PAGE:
The present invention also provides a device for the transdermal sampling, of extracellular fluid comprising a means for generating an ultrasonic wave through skin of an animal, means for applying reduced pressure to the external surface of the skin in the vicinity of the ultrasonic wave, and means for collecting fluid that transudates the skin. A preferred device utilizes an ultrasonic standing, wave and incorporates an analysis element for the analysis of the fluid collected. A preferred analyte for collection by the device of the invention is glucose.
The present invention also provides an improved apparatus for the sampling of extracellular fluid across the skin of animal comprising the application of reduced pressure to the external surface of the skin in the vicinity of the ultrasonic wave.
The term "analyte" means any chemical or elemental compound of clinical and/or medical, environmental, or industrial significance and for which quantitative or qualitative measurements may be desired. Examples of specific analytes are well known and include analytes of clinical significance such as glucose, hemoglobin, lipids, cholesterol, proteins, etc. Other analytes will be readily apparent to those skilled in the art. A preferred biological compound is glucose.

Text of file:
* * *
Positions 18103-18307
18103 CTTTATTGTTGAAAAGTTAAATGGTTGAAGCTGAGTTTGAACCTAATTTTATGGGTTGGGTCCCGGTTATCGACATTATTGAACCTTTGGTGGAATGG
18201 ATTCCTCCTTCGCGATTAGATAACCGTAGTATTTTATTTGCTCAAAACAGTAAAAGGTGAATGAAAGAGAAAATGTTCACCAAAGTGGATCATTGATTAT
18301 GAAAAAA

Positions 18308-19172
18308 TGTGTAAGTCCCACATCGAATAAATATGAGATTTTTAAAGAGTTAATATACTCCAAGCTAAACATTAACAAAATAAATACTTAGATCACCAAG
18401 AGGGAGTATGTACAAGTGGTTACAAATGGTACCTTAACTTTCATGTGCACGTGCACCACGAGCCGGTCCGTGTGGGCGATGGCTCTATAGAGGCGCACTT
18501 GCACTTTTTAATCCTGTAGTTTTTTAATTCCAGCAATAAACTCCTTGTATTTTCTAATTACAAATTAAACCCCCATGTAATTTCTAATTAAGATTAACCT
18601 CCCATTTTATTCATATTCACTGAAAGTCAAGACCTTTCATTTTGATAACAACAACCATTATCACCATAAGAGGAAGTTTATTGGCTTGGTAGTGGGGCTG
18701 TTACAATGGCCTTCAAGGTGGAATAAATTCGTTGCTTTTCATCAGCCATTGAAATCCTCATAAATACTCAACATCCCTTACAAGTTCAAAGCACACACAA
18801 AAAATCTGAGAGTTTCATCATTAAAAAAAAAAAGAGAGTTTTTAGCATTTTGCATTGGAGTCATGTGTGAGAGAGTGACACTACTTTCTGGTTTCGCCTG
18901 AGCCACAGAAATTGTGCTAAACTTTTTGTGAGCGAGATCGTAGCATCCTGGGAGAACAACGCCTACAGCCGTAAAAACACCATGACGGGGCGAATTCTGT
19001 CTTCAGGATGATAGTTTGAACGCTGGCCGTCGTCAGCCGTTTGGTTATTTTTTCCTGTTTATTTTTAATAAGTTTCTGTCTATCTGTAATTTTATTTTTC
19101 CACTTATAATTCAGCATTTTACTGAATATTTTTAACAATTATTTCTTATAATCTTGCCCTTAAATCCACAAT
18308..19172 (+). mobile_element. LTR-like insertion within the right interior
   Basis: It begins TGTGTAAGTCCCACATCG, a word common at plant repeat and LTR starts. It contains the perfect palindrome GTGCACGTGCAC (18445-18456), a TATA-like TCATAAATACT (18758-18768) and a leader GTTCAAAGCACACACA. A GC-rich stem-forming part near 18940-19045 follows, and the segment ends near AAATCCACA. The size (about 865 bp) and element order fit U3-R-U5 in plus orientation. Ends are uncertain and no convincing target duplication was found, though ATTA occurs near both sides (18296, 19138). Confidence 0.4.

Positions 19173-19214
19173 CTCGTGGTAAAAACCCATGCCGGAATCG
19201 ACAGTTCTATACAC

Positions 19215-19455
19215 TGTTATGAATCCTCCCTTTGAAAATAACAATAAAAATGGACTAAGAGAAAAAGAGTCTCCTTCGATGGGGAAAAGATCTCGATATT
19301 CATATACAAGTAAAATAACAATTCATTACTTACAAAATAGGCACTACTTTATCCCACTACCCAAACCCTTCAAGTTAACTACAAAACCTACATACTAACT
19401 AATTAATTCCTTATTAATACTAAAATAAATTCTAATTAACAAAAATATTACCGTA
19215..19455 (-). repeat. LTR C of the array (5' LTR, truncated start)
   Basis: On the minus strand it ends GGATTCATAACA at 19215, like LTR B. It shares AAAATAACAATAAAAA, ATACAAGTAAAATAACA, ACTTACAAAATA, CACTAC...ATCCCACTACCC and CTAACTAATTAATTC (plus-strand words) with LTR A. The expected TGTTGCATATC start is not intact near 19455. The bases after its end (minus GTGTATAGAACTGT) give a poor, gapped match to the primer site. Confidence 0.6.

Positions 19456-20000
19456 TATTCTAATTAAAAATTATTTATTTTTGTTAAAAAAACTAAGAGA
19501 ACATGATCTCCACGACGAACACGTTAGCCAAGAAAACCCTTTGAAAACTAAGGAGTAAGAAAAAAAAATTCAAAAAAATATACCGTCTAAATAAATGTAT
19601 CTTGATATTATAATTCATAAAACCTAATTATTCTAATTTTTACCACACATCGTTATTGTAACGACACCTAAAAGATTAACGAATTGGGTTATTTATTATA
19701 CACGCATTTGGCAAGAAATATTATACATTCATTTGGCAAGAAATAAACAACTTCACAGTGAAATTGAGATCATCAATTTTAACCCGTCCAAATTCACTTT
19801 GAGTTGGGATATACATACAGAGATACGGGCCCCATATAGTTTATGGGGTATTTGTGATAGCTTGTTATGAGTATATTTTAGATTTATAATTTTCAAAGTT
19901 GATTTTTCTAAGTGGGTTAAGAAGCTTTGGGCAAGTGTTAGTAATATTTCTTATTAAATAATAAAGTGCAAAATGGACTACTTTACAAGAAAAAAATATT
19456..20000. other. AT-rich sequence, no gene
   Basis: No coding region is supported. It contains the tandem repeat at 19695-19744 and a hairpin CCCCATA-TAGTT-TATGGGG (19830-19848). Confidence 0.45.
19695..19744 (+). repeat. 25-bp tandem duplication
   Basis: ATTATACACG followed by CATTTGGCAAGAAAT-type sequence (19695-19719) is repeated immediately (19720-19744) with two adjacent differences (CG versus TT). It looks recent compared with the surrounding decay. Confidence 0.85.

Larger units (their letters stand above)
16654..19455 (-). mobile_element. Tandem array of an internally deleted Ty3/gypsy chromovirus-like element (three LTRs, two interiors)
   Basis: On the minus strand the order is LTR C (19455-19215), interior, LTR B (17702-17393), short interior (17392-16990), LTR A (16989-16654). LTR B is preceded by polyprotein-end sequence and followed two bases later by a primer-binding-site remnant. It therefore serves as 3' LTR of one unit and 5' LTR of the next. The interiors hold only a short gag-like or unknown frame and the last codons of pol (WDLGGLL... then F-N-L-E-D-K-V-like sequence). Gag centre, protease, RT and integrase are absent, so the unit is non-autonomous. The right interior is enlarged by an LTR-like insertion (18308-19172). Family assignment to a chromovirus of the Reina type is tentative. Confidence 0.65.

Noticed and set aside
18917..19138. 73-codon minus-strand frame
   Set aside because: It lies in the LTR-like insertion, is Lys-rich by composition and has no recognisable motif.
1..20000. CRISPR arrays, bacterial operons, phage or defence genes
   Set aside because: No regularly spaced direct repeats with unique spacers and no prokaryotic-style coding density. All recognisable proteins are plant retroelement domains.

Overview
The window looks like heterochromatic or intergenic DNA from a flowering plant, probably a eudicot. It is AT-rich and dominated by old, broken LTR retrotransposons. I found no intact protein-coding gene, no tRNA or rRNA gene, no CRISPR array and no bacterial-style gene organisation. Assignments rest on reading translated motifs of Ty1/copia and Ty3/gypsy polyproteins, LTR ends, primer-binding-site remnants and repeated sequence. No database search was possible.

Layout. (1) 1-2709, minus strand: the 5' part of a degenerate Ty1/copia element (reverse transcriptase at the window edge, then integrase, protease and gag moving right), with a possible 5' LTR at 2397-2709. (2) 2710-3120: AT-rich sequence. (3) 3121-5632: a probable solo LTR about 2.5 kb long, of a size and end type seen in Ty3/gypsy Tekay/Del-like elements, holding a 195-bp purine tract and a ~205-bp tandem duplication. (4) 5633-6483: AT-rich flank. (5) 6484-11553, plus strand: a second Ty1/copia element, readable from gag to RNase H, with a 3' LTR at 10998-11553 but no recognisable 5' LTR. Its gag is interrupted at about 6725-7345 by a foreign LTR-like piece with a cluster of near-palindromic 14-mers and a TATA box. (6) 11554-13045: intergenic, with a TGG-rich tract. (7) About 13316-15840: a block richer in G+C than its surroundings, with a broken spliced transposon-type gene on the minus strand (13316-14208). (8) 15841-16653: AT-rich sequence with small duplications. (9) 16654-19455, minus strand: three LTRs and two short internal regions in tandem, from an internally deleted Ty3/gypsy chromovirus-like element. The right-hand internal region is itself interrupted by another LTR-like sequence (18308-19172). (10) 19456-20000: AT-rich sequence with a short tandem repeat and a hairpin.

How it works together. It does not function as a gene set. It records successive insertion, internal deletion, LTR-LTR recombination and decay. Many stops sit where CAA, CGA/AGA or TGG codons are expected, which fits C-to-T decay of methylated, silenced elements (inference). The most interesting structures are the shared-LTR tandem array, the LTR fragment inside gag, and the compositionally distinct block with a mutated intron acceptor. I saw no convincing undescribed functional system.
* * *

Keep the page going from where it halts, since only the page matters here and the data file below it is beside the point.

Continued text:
The present disclosure provides an apparatus and method for enhancing the transdermal transport of analytes. As illustrated in FIG. 1, an apparatus of the invention generally consists of a sampling device 10 comprising a ultrasonic source 12, a pressure reducing source 14, a pressure boundary 16 which, together with a surface 20 of a body part, contains a sampling region 18, and an analysis device 22. Any ultrasonic source 12 is suitable for use in the present invention. Preferably, the source is an ultrasonic transducer capable of generating ultrasonic energy at a frequency range suitable for optimum extraction of glucose, e.g., 20 KHz to 1 MHz. The pressure reducing source 14 is capable of reducing pressure in the sampling, region 18 to an absolute pressure of about 400 mmHg, a vacuum pump is preferred. In one embodiment, the pump is powered by normal movements, such as the self-actuated pump described in U.S. patent application Ser. No. (not yet available; Atty Docket Number 5845.US.01, filed Dec. 18, 1995). The pressure boundary 16 maintains a pneumatic seal against the surface 20 of the body, and may be any of a variety of well known materials suitable for this purpose, e.g,., adhesive tape or an elastomeric ring. In those embodiments where analysis of analyte in sampling region 18 is provided, analysis of collected sample is provided by analysis element 22 located adjacent or, as shown in FIG. 1, in contact with sampling region 18. Analysis element 22 is used to determine the presence or amount of at least one analyte of interest and the particular features of analysis element 22 are not critical to the invention. Thus, any analyte detection method, sensor, or system suitable for use with the analyte of interest, for example optical or electrochemical sensors known in the art, may be used in analysis element 22. An example of a suitable analysis device is an interference-free biosensor such as that described in U.S. patent application Ser. No. not yet available; Atty Docket Number 5843.US.01, filed Dec. 18, 1995).